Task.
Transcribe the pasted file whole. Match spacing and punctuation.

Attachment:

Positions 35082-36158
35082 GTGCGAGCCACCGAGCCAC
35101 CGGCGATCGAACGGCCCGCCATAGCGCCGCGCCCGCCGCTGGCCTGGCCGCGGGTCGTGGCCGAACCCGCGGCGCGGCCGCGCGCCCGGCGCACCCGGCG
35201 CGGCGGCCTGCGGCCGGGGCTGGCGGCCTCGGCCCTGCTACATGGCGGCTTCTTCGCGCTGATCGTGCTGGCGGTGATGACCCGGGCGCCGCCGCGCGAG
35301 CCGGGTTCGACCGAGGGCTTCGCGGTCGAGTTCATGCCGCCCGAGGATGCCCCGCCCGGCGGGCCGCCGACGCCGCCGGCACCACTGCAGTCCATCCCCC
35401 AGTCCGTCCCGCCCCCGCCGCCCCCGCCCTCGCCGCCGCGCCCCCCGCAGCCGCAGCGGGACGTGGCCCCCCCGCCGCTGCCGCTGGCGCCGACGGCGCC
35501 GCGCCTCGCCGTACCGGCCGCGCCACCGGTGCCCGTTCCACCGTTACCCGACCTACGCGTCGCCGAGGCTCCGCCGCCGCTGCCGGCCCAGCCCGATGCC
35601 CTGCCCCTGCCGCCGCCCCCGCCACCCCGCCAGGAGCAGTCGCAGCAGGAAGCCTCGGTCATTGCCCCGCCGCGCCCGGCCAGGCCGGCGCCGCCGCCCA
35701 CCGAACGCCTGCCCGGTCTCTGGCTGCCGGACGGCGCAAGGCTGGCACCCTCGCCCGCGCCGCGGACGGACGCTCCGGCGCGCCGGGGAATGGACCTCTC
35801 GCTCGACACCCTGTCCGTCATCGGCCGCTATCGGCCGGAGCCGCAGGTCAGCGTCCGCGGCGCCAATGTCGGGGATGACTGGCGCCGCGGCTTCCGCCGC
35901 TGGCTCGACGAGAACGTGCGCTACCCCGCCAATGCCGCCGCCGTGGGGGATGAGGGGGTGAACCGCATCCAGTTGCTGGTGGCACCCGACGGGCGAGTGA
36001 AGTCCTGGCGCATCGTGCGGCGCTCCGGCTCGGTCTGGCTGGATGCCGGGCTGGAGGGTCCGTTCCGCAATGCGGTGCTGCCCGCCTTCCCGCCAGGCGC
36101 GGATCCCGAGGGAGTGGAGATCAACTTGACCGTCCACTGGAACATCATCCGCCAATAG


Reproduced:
Positions 35082-36158
35082 GTGCGAGCCACCGAGCCAC
35101 CGGCGATCGAACGGCCCGCCATAGCGCCGCGCCCGCCGCTGGCCTGGCCGCGGGTCGTGGCCGAACCCGCGGCGCGGCCGCGCGCCCGGCGCACCCGGCG
35201 CGGCGGCCTGCGGCCGGGGCTGGCGGCCTCGGCCCTGCTACATGGCGGCTTCTTCGCGCTGATCGTGCTGGCGGTGATGACCCGGGCGCCGCCGCGCGAG
35301 CCGGGTTCGACCGAGGGCTTCGCGGTCGAGTTCATGCCGCCCGAGGATGCCCCGCCCGGCGGGCCGCCGACGCCGCCGGCACCACTGCAGTCCATCCCCC
35401 AGTCCGTCCCGCCCCCGCCGCCCCCGCCCTCGCCGCCGCGCCCCCCGCAGCCGCAGCGGGACGTGGCCCCCCCGCCGCTGCCGCTGGCGCCGACGGCGCC
35501 GCGCCTCGCCGTACCGGCCGCGCCACCGGTGCCCGTTCCACCGTTACCCGACCTACGCGTCGCCGAGGCTCCGCCGCCGCTGCCGGCCCAGCCCGATGCC
35601 CTGCCCCTGCCGCCGCCCCCGCCACCCCGCCAGGAGCAGTCGCAGCAGGAAGCCTCGGTCATTGCCCCGCCGCGCCCGGCCAGGCCGGCGCCGCCGCCCA
35701 CCGAACGCCTGCCCGGTCTCTGGCTGCCGGACGGCGCAAGGCTGGCACCCTCGCCCGCGCCGCGGACGGACGCTCCGGCGCGCCGGGGAATGGACCTCTC
35801 GCTCGACACCCTGTCCGTCATCGGCCGCTATCGGCCGGAGCCGCAGGTCAGCGTCCGCGGCGCCAATGTCGGGGATGACTGGCGCCGCGGCTTCCGCCGC
35901 TGGCTCGACGAGAACGTGCGCTACCCCGCCAATGCCGCCGCCGTGGGGGATGAGGGGGTGAACCGCATCCAGTTGCTGGTGGCACCCGACGGGCGAGTGA
36001 AGTCCTGGCGCATCGTGCGGCGCTCCGGCTCGGTCTGGCTGGATGCCGGGCTGGAGGGTCCGTTCCGCAATGCGGTGCTGCCCGCCTTCCCGCCAGGCGC
36101 GGATCCCGAGGGAGTGGAGATCAACTTGACCGTCCACTGGAACATCATCCGCCAATAG